Homeland Security Says PNT a “National Critical Function”

The Department of Homeland Security (DHS) has designated positioning, navigation, and timing services (PNT) a “National Critical Function.” That is PNT is now officially a capability so vital to the United States that its “disruption, corruption, or dysfunction would have a debilitating effect on security, national economic security, national public health or safety.”

The decision reflects a new approach by the agency aimed at improving its understanding of the 55 functions on the new national critical list, DHS said in an explanation. Rather than focusing on a static sector or on assets, “this more holistic approach is better at capturing cross-cutting risks and associated dependencies that may have cascading impact within and across sectors.”

“By viewing risk through a functional lens,” said DHS on its website, “we can ultimately add resilience and harden systems across the critical infrastructure ecosystem in a more targeted, prioritized, and strategic manner.”

This could be a boon for the PNT community. Years ago DHS recognized PNT as a cross dependency among 13 of the 16 critical sectors of the nation’s infrastructure—such as the financial and telecommunications networks. Even so the agency did not appear to give PNT the coordinated analysis and scrutiny given early on to the sectors.

DHS’s focus sharpened, however, as the consequences of a break in GNSS service became more clear. The British found that the UK could lose £1 billion per day (about $1.263 billion) if GNSS experienced a major disruption. Experts agreed that the Cybersecurity Solarium Commission created by Congress late last summer should consider PNT to be a cybersecurity issue.

Then DHS Secretary Kirstjen Nielsen concurred, making PNT one of her top priorities in a push last year to protect U.S. cybersecurity.

“A lot of us think about that when we use a GPS device on our phone, whether it’s Google Maps or Waze, perhaps. But that’s also what allows us to settle our bank accounts. It’s also what allows a hospital to give you microsurgery. It allows air traffic control to flow,” Nielsen told the Security Innovation Network (SINET) conference in November according to Cyberscoop.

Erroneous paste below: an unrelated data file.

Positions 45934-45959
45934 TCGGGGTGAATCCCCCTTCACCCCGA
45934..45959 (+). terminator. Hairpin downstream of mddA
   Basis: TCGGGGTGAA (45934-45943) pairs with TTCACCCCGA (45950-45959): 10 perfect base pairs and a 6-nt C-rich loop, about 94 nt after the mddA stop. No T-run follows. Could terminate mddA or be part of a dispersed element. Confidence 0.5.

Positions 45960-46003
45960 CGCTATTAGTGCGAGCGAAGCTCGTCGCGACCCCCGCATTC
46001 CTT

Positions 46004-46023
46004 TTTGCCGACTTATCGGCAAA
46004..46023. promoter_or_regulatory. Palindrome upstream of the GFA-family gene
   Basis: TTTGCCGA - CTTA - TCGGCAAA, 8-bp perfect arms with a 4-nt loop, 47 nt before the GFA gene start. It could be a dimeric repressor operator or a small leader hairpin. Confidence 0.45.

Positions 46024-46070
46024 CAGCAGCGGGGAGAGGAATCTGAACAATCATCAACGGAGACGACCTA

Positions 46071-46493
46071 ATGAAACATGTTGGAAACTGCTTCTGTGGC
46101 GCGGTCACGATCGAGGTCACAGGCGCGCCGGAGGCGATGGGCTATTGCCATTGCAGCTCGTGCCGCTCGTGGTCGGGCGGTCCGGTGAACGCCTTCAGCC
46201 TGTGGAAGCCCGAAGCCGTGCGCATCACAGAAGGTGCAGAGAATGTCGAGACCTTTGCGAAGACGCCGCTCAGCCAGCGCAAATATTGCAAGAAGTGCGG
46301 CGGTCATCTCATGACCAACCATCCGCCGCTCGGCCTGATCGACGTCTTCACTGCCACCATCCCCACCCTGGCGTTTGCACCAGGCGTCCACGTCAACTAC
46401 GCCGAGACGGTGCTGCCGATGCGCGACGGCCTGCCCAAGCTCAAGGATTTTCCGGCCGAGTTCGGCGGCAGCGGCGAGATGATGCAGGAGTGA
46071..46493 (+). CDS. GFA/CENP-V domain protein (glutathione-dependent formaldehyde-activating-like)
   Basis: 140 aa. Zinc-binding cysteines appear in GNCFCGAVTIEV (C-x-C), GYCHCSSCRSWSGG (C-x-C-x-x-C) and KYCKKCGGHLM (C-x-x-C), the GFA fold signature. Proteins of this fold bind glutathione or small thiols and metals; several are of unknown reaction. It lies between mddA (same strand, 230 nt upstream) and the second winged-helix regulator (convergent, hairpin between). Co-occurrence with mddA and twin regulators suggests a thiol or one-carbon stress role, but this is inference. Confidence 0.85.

Despite the priority the agency appears to now be putting on protecting satellite navigation, it seems like DHS is starting over on work that has been quietly underway for a number of years.

“I’m sure they’re not going to throw away any of the work that they’ve done,” said Dana Goward, president and executive director of the Resilient Navigation & Timing Foundation, “but they do have a new organization and as you can tell from their publication they have a process. And so they’re starting at the beginning of the process and being thorough.”

The next step, according to DHS, is to build a tiered risk register where priority is given to risk areas where mitigation and collective action is needed. The Cybersecurity and Infrastructure Security Agency (CISA), which is managing the process, will be asking representatives from across government and industry “what keeps them up at night.”

More specifically they want to know about:

  • Scenarios that could plausibly cause national-level degradation of NCFs.
  • The likelihood and consequence of each scenario—leveraging existing sources, such as sector risk assessments, where possible.
  • How disruptions to one NCF could cascade and impact other NCFs.
  • The status of risk management efforts and the degree to which stakeholders are ready to further engage in communitywide efforts to mitigate risks.

CISA will periodically update and share what they learn with the critical infrastructure community, including government agencies and sector coordinating councils.

As for new regulations, DHS has long had a very light touch, Goward noted. Agency officials have stressed in the past that most infrastructure is privately held and they believe voluntary best practices for protecting assets, if developed collaboratively, would be more widely adopted.

“So with PNT and everything else” said Goward, “I don’t think we should expect to see any kind of real strong direction or regulation—more than what we’ve already seen.”

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